In “Puddleglum and the Savage” The Pasty Little Putz whines that two deaths were overshadowed by the death of J.F.K. (He’s talking about C. S. Lewis and Aldous Huxley, and of course uses the opportunity to do his best to trash JFK.) Commenter “Bryan Barrett” from Malvern, PA, with whom I usually adamantly disagree, had this to say about The Putz’s piece of crap: “As one who, as an adult in his twenties lived through the Kennedy era, and who did not adhere to his political philosophy, it is my pleasure to inform you that you have misjudged the era, the times, the President, his character and his backbone, and those of us who experienced a sublime moment in US history when JFK epitomized the American spirit and American exceptionalism of his tragic Presidency, were proud of his accomplishments, long before 11/22/1963.” MoDo, FSM help us, is trying to wrap her head around science. It ain’t pretty. In “Why the Y?” she babbles that in a battle of the sexes 200 million years in the making, the willful Y chromosome fights to hold its ground. The Moustache of Wisdom is still in Dubai. In “Oh, Brother! Big Brother Is Back” he says deal-making with Iran is quite a shock to the whole Middle East system. Mr. Kristof says “Danger Lurks in That Mickey Mouse Couch” and outlines the corporate boondoggle that may threaten the health of our children. Mr. Bruni has a question: “Are Kids Too Coddled?” He says tougher education standards like the Common Core may require a tough love that some parents and educators don’t like. Here, unfortunately, is The Putz:
They died in their homes, not from an assassin’s bullet, and in their 60s, not in their prime. When C. S. Lewis collapsed in his Oxford bedroom, the presidential motorcade was leaving Love Field. When Aldous Huxley requested a final shot of LSD, a TV set in the next room had just blared the news that the president had been shot. And then the coincidence of two of modernity’s keenest critics dying on the same November day was lost in a storm of headlines and public grief.
It’s too soon to reclaim Nov. 22, 1963, for Huxley and Lewis, and reassign John F. Kennedy to a lower rung of historical significance, where some of us suspect his presidency belongs. But pausing amid this month’s Kennedy-anniversary coverage to remember the two British-born writers offers a useful way to think about the J.F.K. mythos as well.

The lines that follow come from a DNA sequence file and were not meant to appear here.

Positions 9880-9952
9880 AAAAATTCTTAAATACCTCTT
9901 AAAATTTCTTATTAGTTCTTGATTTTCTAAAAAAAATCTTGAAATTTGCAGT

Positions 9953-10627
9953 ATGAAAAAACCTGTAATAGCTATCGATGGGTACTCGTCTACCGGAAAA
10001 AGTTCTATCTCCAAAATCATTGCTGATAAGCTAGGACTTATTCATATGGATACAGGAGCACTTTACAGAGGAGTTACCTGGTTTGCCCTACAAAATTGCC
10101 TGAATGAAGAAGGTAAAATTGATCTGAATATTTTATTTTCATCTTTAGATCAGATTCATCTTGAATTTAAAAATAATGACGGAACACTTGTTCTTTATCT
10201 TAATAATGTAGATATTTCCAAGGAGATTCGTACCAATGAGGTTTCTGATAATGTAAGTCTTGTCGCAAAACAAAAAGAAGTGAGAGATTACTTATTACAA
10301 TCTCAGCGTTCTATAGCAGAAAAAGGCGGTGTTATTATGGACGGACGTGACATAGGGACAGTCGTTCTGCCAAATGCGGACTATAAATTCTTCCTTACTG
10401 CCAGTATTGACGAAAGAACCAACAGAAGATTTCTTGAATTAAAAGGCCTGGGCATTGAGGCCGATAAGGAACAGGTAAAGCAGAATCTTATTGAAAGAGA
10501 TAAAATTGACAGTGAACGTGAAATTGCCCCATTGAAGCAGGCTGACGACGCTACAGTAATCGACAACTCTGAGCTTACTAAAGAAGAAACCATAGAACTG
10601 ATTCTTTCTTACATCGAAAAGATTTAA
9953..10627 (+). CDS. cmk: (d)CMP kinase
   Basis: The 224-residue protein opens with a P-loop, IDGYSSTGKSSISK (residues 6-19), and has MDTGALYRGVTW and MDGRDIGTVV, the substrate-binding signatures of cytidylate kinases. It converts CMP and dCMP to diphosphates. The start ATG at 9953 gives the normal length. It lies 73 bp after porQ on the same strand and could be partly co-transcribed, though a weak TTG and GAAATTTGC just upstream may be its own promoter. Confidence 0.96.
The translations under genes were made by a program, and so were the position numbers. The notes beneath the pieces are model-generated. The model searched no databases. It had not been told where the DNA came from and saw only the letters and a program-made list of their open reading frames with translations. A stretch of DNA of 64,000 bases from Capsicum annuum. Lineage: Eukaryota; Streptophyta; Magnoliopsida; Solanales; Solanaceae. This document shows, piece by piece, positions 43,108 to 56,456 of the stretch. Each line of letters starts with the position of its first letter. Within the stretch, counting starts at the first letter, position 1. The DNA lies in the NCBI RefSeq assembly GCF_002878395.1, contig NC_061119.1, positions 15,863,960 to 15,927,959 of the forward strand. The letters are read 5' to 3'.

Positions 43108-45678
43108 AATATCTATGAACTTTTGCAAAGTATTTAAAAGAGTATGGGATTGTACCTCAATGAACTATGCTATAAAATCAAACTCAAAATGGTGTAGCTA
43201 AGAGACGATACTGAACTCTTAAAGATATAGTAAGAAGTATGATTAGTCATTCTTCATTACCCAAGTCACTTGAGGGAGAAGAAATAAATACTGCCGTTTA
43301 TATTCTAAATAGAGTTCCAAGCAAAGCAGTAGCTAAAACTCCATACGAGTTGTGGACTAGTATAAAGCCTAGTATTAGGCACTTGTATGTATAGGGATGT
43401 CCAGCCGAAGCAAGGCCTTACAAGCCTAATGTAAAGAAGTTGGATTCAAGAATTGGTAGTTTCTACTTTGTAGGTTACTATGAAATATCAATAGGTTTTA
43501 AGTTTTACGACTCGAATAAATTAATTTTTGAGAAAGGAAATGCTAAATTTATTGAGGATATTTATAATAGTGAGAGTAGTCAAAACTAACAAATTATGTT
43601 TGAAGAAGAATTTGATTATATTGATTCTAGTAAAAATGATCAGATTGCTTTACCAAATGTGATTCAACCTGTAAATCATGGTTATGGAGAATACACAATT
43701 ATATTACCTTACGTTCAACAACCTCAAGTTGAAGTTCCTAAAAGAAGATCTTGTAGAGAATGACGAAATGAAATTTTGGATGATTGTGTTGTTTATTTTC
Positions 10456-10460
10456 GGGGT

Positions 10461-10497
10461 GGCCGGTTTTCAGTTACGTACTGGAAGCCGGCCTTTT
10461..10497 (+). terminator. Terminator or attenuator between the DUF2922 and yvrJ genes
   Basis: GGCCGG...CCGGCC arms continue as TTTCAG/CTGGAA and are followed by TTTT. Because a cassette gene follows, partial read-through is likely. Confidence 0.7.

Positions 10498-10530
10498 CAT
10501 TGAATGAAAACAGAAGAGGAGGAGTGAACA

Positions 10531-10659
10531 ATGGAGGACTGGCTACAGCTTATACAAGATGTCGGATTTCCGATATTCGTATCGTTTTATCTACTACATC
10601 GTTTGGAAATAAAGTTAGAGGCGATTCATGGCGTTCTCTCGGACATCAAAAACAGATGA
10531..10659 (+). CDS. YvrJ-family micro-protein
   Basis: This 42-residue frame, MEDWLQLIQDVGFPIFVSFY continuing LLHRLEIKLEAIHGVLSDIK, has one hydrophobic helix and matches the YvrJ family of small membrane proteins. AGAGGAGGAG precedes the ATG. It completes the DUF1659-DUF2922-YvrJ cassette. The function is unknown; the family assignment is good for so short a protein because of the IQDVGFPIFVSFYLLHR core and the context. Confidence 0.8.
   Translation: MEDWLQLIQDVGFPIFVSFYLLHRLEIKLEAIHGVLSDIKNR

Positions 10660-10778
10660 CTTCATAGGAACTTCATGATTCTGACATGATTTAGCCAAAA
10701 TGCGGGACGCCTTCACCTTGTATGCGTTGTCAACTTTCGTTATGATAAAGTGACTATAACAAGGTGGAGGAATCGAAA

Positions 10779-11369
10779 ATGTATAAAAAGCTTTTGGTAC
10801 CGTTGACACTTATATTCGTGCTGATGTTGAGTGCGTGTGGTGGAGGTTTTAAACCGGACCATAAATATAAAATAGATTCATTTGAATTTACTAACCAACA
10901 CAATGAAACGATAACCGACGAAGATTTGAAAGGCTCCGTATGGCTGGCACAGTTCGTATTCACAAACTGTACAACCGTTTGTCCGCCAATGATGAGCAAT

Huxley and Lewis did not share a worldview — one was a seeker drawn to spiritualism, Eastern religion and psychedelics; the other was (and remains) the most famous Christian apologist in the modern English-speaking world. But they shared a critique of contemporary civilization, and offered a similar warning about where its logic might end up taking us.
For Huxley, this critique took full shape in “Brave New World,” his famous portrait of a dystopia in which the goals of pleasure and stability have crowded out every other human good, burying discontent under antidepressants, genetic engineering and virtual-reality escapes.
For Lewis, the critique was distilled in “The Abolition of Man,” which imagined a society of “men without chests,” purged of any motivation higher than appetite, with no “chatter of truth and mercy and beauty” to disturb or destabilize.
In effect, both Huxley and Lewis looked at a utilitarian’s paradise — a world where all material needs are met, pleasure is maximized and pain eliminated — and pointed out what we might be giving up to get there: the entire vertical dimension in human life, the quest for the sublime and the transcendent, for romance and honor, beauty and truth.
Two passages from their work illustrate this point — that comfort purchased by sacrificing transcendence might not be worth the cost. The first comes from Lewis’s Narnia novel “The Silver Chair,” in which a character named Puddleglum confronts a queen who has confined the heroes in an underground kingdom, and lulled them with the insistence that the underground world is all there is — that ideas like the sun and sky are dangerous wishful thinking, undermining their immediate contentment.
“Suppose we have only dreamed, or made up, all those things,” Puddleglum replies — “trees and grass and sun and moon and stars and Aslan himself. Suppose we have. Then all I can say is that, in that case, the made-up things seem a good deal more important than the real ones … We’re just babies making up a game, if you’re right. But four babies playing a game can make a play-world which licks your real world hollow.”
The second comes from the end of “Brave New World,” when a so-called “Savage” raised outside the dystopia confronts its presiding “Controller,” Mustapha Mond. The Savage lists everything that’s been purged in the name of pleasure and order — historical memory, art and literature, religion and philosophy, the tragic sense. And Mond responds that “these things are symptoms of political inefficiency,” and that the comforts of modern civilization depend on excluding them.